Wells Fargo Jobs in San Jose, CA

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6 days ago

Teller San Lorenzo Store (20 Hour)

Wells Fargo San Lorenzo, CA

Tellers are the face of our company and represent Wells Fargo in the community. A Teller… Wells Fargo


2 days ago

Teller Burlingame Store (30 Hours) – new

Wells Fargo Burlingame, CA

Tellers are the face of our company and represent Wells Fargo in the community. A Teller position… Wells Fargo


6 days ago

Cust Sls & Svc Rep Rtl (Lo) Cas

Wells Fargo Castro Valley, CA

At Wells Fargo, our vision is to satisfy all our customers’ financial needs and help them succeed financially. In this role, you will help us deliver… Wells Fargo


23 hrs ago

Teller San Bruno Store (20 Hours) – new

Wells Fargo San Bruno, CA

Tellers are the face of our company and represent Wells Fargo in the community. A Teller position… Wells Fargo


Wells Fargo Reviews

3.3
Rating Trends
Recommend to a friend
Approve of CEO
Wells Fargo President, CEO, and Director John G. Stumpf
John G. Stumpf
4,540 Ratings
  • Some good, some bad, but don't expect any sort of professionalism

    • Work/Life Balance
    • Career Opportunities
    • Comp & Benefits
    • Senior Management
    Current Employee - Private Banker III in San Jose, CA
    Current Employee - Private Banker III in San Jose, CA
    Doesn't Recommend
    No opinion of CEO

    Pros

    A great job when you're in college and just starting out; I had tuition reimbursement for some college costs, and I worked in a retail environment, which allowed me to work part time but still gave me medical benefits (although that's no longer offered to part employees, this was over 6 years ago). Moving up within the branch environment is easy as long as you don't mind sales and are aggressive in asking to move up the ladder. The other positive is you may get end up in an office where the management and staff are great; there aren't many offices that are like that, but like at any company, the people you work with will be a mix of good and bad, and there are some managers that will try to mentor you and help you move up, so it really pays to choose your location carefully.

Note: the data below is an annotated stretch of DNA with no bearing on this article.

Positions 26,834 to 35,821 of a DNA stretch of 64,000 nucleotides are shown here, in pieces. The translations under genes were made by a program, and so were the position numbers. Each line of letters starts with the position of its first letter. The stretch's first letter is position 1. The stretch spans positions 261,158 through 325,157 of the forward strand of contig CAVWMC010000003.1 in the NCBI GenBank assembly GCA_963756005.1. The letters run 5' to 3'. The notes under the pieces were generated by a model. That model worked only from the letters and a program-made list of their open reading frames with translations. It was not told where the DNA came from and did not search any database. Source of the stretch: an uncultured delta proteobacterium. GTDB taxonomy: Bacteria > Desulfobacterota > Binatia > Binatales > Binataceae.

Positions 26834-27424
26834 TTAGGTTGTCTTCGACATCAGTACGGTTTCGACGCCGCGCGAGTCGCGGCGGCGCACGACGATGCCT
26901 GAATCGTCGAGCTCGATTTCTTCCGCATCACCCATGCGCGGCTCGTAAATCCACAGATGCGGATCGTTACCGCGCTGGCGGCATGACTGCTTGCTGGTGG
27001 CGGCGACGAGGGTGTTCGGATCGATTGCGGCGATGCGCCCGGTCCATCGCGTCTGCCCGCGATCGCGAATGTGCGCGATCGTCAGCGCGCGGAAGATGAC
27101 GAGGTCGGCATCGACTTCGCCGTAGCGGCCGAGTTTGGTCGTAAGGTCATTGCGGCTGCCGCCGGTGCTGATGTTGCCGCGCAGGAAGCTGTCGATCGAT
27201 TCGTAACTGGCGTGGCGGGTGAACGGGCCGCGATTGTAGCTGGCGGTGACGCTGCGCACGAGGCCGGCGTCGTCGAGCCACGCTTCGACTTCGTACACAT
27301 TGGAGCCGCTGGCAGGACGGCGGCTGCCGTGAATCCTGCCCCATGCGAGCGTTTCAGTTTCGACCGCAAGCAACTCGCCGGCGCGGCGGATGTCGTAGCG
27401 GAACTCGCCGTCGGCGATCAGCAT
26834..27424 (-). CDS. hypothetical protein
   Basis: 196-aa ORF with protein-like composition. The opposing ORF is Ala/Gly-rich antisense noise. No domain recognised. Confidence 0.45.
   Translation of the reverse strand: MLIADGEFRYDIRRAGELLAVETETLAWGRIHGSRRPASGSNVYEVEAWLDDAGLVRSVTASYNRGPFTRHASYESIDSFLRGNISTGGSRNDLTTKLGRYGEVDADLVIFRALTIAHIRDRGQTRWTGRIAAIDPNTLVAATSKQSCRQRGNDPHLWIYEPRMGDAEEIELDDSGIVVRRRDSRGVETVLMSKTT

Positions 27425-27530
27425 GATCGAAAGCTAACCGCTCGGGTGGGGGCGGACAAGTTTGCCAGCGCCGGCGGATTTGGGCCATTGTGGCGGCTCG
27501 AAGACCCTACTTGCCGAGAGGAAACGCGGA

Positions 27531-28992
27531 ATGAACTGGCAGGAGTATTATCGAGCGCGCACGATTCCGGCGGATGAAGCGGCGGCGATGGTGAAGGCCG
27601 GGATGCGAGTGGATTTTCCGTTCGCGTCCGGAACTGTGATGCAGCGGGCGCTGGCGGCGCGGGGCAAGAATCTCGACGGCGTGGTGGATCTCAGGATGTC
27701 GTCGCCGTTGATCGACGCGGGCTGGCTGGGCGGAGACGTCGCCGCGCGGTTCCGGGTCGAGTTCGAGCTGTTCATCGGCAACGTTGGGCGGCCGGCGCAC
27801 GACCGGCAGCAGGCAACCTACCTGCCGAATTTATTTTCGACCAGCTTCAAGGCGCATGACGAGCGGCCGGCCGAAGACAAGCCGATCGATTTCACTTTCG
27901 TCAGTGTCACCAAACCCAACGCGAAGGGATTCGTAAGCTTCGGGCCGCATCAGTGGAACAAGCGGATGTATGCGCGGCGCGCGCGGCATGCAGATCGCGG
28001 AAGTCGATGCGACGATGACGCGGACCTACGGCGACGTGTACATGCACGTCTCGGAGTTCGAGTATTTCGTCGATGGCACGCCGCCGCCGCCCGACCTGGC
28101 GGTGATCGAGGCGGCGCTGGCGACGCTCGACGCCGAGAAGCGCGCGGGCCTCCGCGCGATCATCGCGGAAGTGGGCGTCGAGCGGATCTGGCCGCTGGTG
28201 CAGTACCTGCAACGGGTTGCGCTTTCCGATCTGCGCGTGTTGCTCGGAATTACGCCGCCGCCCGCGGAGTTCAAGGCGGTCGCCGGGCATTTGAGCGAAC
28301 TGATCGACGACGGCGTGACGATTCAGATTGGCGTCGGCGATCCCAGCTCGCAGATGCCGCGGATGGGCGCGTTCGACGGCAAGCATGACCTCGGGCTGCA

Cons

    Unfortunately, there seems to be more negatives than positives working for Wells Fargo. The sales culture throughout the company is aggressive, with a tunnel vision towards production numbers, with no concern regarding the appropriateness of the sale to the client. It doesn't seem to matter if the customer doesn't benefit from the loan, acct, etc; nor management seem to worry much about the overall revenue impact (for example, bankers are sell equity lines, credit cards, etc to customers that state clearly they don't want to have or use them)- incurring set up costs(appraisals, back office underwriting, etc) that are paid by the bank, with no revenue being generated. The only focus is on the quarterly numbers of new accounts opened and loans generated. Within the wealth management group, there is still an aggressive focus on sales; the investment managers, brokers, and trust team members are paid primarily from fees and revenue that they generate on an annual basis, so there is a strong incentive to keep all clients in accounts that charge annual management fees as a percentage of assets, even when the accounts aren't actively managed- trades are only executed a handful of times a year, so a client would spend much less if they paid per transaction, but again, this is strongly discouraged. Team members are not encouraged in any way to take ownership of the company- there used to be an expression "run it like you own it", that is no longer used. The entry level to mid level managers are underpaid and overworked, and typically don't have much experience, so there is very little direction or mentoring, it's very much learn as you go, and if your sales numbers drop for a quarter, expect to have your job threatened, even if you've performed above standard for years prior. And finally, office politics are a huge issue; gossip and backstabbing seem to be everyday events, especially as you move up to and past the VP level. Talent and results become less and less important, but who you are "friends" with becomes more and more important as you try to grow a career here.

    Advice to Management

    Instead of hiring people with very little skill or experience for a low salary, pay for talented, experienced employees that truly understand the business. And instead of tracking sales as account opens, look at the cost of getting those sales, how much revenue is generated, and what experience the client leaves with; Wells' loses a lot of existing clients from these negative experiences, but seems to only be concerned with having employees search for new clients, rather than increasing revenue from the clients that are already there.


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